SENT TO WORCESTER: As expected, Red Sox prospect Chris Murphy will begin the 2023 season in Triple-A Worcester’s starting rotation.


Boston optioned Murphy to Worcester on Tuesday after he struggled in Monday’s Grapefruit League game against the Blue Jays. He joins starters Bryan Mata and Brandon Walter who already were optioned to the WooSox.

Boston added Murphy to the 40-man roster in November, protecting him from the Rule 5 Draft. The 24-year-old started off strong for the Double-A Portland Sea Dogs last season, posting a 2.58 ERA, 1.00 WHIP and .170 batting average against in 15 outings (13 starts). He struggled at times after a promotion to Worcester (5.50 ERA, 15 starts).

Murphy said he worked during the offseason on commanding all his pitches better, especially his fastball.

“And then adding some velo to my cutter. Some more horizontal movement on it,” Murphy said. “Throwing everything a little bit harder. Just more commanding my pitches and doing what I need to do early in counts.”

Following Monday’s game,  infielder David Hamilton, infielder/outfielder Ceddanne Rafaela and left-handed pitcher Brandon Walter were also optioned to Triple-A Worcester.

DEVERS IN ONE PLACE: Considering the Red Sox gave Rafael Devers more than $300 million just two months ago, it’s no surprise they decided to ask the Dominican national team to be careful with him in World Baseball Classic play.


As first reported by ESPN’s Enrique Rojas, officials from the Dominican Republic reached out to the Red Sox to see if the club would be OK with Devers playing some first base in the World Baseball Classic. The team, citing the potential risk of a player manning an unfamiliar position, declined.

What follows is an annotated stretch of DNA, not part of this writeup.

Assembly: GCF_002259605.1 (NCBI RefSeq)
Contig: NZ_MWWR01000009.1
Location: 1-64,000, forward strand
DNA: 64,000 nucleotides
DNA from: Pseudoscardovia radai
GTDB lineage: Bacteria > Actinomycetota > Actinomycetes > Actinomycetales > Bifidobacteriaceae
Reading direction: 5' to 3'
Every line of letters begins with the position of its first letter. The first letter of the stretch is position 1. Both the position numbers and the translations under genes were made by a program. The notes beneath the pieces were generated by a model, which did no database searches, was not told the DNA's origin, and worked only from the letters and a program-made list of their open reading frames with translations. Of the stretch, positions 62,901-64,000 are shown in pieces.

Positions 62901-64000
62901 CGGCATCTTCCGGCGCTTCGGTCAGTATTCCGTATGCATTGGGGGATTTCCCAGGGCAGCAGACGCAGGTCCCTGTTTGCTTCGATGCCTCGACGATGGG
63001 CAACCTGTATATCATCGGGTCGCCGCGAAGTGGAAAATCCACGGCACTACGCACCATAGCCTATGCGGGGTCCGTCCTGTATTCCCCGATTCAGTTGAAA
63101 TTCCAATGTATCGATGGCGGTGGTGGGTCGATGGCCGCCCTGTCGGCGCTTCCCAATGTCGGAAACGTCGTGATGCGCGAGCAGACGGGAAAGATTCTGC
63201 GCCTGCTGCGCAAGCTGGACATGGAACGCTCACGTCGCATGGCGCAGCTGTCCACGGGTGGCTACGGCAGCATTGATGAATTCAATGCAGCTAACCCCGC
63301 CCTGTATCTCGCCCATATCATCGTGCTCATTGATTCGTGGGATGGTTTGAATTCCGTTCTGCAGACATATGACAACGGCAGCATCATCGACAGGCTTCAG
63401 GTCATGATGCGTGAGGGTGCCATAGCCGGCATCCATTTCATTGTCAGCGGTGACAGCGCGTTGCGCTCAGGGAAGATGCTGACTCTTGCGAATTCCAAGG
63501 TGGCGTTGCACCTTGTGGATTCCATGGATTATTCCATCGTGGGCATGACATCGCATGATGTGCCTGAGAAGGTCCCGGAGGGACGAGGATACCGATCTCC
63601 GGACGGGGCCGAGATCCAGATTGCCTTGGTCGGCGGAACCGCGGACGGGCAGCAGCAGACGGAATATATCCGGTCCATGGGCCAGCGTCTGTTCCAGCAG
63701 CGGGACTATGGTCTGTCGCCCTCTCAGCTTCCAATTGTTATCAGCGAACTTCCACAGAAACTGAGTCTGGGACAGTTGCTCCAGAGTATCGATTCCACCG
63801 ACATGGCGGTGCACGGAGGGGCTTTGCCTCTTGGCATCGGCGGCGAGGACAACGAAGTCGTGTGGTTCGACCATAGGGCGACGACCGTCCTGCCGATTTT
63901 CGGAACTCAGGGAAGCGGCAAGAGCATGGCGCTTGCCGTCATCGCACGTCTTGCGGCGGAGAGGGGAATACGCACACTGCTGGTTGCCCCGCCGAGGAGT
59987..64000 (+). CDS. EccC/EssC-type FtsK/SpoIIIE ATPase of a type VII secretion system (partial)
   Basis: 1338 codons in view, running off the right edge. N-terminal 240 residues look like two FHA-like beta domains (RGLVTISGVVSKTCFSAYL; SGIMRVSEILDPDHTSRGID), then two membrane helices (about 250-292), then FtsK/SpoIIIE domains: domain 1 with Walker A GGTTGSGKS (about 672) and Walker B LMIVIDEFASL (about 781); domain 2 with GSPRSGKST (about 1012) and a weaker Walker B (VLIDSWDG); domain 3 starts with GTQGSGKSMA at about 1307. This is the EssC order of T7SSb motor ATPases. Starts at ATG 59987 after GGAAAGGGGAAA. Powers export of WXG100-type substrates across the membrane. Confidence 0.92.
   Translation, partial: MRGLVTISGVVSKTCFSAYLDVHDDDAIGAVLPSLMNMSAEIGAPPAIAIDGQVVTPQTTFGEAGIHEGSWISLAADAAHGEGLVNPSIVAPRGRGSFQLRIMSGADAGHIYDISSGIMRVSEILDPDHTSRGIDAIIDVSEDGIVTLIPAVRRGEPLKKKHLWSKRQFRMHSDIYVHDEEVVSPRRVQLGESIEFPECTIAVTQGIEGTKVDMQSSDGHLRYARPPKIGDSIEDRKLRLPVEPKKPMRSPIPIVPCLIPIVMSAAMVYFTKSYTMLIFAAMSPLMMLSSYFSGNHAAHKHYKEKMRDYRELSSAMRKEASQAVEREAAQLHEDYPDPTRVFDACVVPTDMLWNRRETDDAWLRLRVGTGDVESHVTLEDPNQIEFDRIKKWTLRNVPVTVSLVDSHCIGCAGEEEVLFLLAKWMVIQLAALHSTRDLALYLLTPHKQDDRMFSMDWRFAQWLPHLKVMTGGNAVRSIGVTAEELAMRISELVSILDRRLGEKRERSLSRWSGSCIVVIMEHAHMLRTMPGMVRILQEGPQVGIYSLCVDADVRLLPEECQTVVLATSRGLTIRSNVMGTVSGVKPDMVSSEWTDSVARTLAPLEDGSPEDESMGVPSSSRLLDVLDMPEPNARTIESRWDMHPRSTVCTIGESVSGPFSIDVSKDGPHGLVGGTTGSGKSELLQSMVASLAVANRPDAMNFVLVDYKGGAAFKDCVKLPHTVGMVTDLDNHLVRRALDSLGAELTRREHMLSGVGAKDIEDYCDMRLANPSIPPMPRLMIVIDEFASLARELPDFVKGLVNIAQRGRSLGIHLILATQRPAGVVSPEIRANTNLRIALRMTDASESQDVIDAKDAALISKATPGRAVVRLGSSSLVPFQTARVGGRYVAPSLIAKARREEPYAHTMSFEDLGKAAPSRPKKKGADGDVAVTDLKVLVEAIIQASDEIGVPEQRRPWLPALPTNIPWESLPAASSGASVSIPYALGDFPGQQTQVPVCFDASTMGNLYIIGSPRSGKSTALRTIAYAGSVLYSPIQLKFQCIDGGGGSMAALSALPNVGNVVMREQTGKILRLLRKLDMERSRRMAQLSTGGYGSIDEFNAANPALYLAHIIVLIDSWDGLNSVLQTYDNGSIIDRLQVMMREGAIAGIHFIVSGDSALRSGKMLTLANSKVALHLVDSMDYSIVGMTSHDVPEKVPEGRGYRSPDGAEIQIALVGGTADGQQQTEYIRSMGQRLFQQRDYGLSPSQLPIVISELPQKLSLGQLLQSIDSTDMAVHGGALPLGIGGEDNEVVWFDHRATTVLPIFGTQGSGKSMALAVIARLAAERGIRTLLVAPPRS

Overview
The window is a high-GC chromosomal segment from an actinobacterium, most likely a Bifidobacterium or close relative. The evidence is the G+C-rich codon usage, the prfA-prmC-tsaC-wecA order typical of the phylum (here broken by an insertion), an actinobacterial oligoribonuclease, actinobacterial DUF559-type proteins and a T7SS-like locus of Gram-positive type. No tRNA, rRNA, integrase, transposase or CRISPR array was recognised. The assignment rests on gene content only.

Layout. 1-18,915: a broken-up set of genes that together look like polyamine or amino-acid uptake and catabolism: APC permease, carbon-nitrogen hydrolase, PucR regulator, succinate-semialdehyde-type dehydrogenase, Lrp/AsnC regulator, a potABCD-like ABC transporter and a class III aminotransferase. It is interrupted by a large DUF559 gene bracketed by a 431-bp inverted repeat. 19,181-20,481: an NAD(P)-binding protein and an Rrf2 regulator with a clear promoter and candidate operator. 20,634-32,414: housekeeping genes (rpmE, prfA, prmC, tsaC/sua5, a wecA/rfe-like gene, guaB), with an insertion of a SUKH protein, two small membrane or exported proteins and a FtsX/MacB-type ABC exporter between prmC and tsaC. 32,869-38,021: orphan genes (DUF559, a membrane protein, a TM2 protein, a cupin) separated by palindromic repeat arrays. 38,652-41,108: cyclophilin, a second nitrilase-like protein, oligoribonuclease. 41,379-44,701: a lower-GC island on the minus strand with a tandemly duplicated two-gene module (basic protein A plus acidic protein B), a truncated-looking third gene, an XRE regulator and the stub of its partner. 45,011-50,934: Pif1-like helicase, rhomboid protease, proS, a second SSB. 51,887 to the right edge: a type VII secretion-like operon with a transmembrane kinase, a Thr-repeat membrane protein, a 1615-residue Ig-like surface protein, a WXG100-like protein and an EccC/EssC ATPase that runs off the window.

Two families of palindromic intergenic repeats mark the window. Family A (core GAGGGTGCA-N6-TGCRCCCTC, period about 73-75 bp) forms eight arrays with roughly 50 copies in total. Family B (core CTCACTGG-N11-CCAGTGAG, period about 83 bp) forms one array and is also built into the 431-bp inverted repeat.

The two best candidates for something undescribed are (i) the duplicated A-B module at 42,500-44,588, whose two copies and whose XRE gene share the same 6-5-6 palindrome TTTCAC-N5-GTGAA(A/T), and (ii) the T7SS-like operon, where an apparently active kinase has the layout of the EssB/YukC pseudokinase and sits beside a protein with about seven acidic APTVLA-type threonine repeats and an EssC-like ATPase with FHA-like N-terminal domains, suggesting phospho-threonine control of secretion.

“It’s something that doesn’t make sense to us,” Manager Alex Cora told reporters. “I know (some Dominican players) got hurt, but there’s a reason the people who got hurt aren’t playing, right? We have to protect our guy and they understand that. When you have good players, you have to make tough decisions. Raffy’s on board. He’s just happy to be part of the team and ready to contribute whenever they put his name in the lineup. But it’s not going to be at first base.”

The Dominican team has used Manny Machado at third base and Devers as its designated hitter in its first two games. The Dominican team had a need at first base because Blue Jays star Vladimir Guerrero Jr. dropped out with a knee injury; Nationals corner infielder Jeimer Candelario has started there in both games.

All but five of Devers’ 5,837 2/3 defensive innings in the major leagues have come at third base. He played two innings at shortstop in 2019 and three innings at second base in 2021 but has never manned first base in the majors. He is once again expected to be the everyday third baseman for the Red Sox in 2023 with Justin Turner playing there on some occasions, allowing Devers to serve as the designated hitter.